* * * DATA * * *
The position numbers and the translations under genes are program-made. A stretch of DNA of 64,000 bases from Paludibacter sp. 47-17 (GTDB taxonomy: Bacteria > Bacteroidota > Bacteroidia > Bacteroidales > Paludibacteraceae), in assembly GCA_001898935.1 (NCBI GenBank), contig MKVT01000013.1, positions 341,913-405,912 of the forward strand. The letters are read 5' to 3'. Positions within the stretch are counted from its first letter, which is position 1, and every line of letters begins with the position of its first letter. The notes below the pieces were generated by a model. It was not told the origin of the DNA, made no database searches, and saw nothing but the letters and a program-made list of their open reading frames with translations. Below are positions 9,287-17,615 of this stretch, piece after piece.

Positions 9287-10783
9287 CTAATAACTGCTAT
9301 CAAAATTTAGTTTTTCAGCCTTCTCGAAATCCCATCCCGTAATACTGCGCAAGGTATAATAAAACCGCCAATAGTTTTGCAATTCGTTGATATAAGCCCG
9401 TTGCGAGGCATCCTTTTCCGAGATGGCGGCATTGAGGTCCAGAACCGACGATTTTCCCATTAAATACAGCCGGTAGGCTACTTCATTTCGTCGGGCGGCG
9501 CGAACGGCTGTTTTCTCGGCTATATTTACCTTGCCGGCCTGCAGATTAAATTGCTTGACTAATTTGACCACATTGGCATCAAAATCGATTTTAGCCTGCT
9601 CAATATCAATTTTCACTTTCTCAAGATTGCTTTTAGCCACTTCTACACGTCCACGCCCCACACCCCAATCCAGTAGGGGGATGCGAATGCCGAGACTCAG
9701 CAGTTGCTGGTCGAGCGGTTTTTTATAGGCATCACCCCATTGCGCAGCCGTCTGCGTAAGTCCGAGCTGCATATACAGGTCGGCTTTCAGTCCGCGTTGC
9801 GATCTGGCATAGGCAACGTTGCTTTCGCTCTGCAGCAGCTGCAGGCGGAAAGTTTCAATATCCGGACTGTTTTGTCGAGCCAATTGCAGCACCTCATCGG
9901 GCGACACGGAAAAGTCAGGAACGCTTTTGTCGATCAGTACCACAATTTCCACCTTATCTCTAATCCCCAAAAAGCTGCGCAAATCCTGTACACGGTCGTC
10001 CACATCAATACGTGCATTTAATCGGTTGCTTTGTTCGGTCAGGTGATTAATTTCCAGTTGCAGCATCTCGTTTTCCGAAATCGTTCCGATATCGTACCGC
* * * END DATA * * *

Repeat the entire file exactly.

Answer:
The position numbers and the translations under genes are program-made. A stretch of DNA of 64,000 bases from Paludibacter sp. 47-17 (GTDB taxonomy: Bacteria > Bacteroidota > Bacteroidia > Bacteroidales > Paludibacteraceae), in assembly GCA_001898935.1 (NCBI GenBank), contig MKVT01000013.1, positions 341,913-405,912 of the forward strand. The letters are read 5' to 3'. Positions within the stretch are counted from its first letter, which is position 1, and every line of letters begins with the position of its first letter. The notes below the pieces were generated by a model. It was not told the origin of the DNA, made no database searches, and saw nothing but the letters and a program-made list of their open reading frames with translations. Below are positions 9,287-17,615 of this stretch, piece after piece.

Positions 9287-10783
9287 CTAATAACTGCTAT
9301 CAAAATTTAGTTTTTCAGCCTTCTCGAAATCCCATCCCGTAATACTGCGCAAGGTATAATAAAACCGCCAATAGTTTTGCAATTCGTTGATATAAGCCCG
9401 TTGCGAGGCATCCTTTTCCGAGATGGCGGCATTGAGGTCCAGAACCGACGATTTTCCCATTAAATACAGCCGGTAGGCTACTTCATTTCGTCGGGCGGCG
9501 CGAACGGCTGTTTTCTCGGCTATATTTACCTTGCCGGCCTGCAGATTAAATTGCTTGACTAATTTGACCACATTGGCATCAAAATCGATTTTAGCCTGCT
9601 CAATATCAATTTTCACTTTCTCAAGATTGCTTTTAGCCACTTCTACACGTCCACGCCCCACACCCCAATCCAGTAGGGGGATGCGAATGCCGAGACTCAG
9701 CAGTTGCTGGTCGAGCGGTTTTTTATAGGCATCACCCCATTGCGCAGCCGTCTGCGTAAGTCCGAGCTGCATATACAGGTCGGCTTTCAGTCCGCGTTGC
9801 GATCTGGCATAGGCAACGTTGCTTTCGCTCTGCAGCAGCTGCAGGCGGAAAGTTTCAATATCCGGACTGTTTTGTCGAGCCAATTGCAGCACCTCATCGG
9901 GCGACACGGAAAAGTCAGGAACGCTTTTGTCGATCAGTACCACAATTTCCACCTTATCTCTAATCCCCAAAAAGCTGCGCAAATCCTGTACACGGTCGTC
10001 CACATCAATACGTGCATTTAATCGGTTGCTTTGTTCGGTCAGGTGATTAATTTCCAGTTGCAGCATCTCGTTTTCCGAAATCGTTCCGATATCGTACCGC